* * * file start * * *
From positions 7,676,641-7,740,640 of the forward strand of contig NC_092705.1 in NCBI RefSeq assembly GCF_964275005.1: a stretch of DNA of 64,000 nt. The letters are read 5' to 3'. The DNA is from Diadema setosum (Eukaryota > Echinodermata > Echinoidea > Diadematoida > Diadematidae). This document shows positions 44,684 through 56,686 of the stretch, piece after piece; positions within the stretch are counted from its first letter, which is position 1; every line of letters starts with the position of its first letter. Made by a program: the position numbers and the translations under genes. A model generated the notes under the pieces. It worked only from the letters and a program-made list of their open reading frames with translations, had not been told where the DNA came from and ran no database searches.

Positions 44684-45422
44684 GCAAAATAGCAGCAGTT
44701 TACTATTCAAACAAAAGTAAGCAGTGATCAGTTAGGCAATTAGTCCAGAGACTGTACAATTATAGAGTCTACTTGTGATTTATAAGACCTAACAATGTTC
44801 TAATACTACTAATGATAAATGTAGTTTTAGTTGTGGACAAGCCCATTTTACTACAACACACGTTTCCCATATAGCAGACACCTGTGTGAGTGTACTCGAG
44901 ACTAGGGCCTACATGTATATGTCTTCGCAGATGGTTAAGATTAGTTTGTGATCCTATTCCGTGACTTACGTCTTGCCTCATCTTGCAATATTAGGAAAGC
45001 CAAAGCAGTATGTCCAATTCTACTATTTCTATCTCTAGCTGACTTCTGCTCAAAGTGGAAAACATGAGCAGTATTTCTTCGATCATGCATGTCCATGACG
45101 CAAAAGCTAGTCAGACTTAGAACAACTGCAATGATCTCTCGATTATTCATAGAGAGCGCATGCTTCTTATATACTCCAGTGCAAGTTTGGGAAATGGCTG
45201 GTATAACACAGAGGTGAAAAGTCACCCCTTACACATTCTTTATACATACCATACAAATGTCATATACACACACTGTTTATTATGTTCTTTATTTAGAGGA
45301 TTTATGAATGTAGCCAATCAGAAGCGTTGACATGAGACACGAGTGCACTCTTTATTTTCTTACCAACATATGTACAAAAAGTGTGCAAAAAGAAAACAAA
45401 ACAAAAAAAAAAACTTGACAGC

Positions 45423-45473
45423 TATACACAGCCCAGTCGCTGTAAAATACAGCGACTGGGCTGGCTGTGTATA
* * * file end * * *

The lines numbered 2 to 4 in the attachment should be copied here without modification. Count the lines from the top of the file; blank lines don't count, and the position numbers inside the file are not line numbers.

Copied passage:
Positions 44684-45422
44684 GCAAAATAGCAGCAGTT
44701 TACTATTCAAACAAAAGTAAGCAGTGATCAGTTAGGCAATTAGTCCAGAGACTGTACAATTATAGAGTCTACTTGTGATTTATAAGACCTAACAATGTTC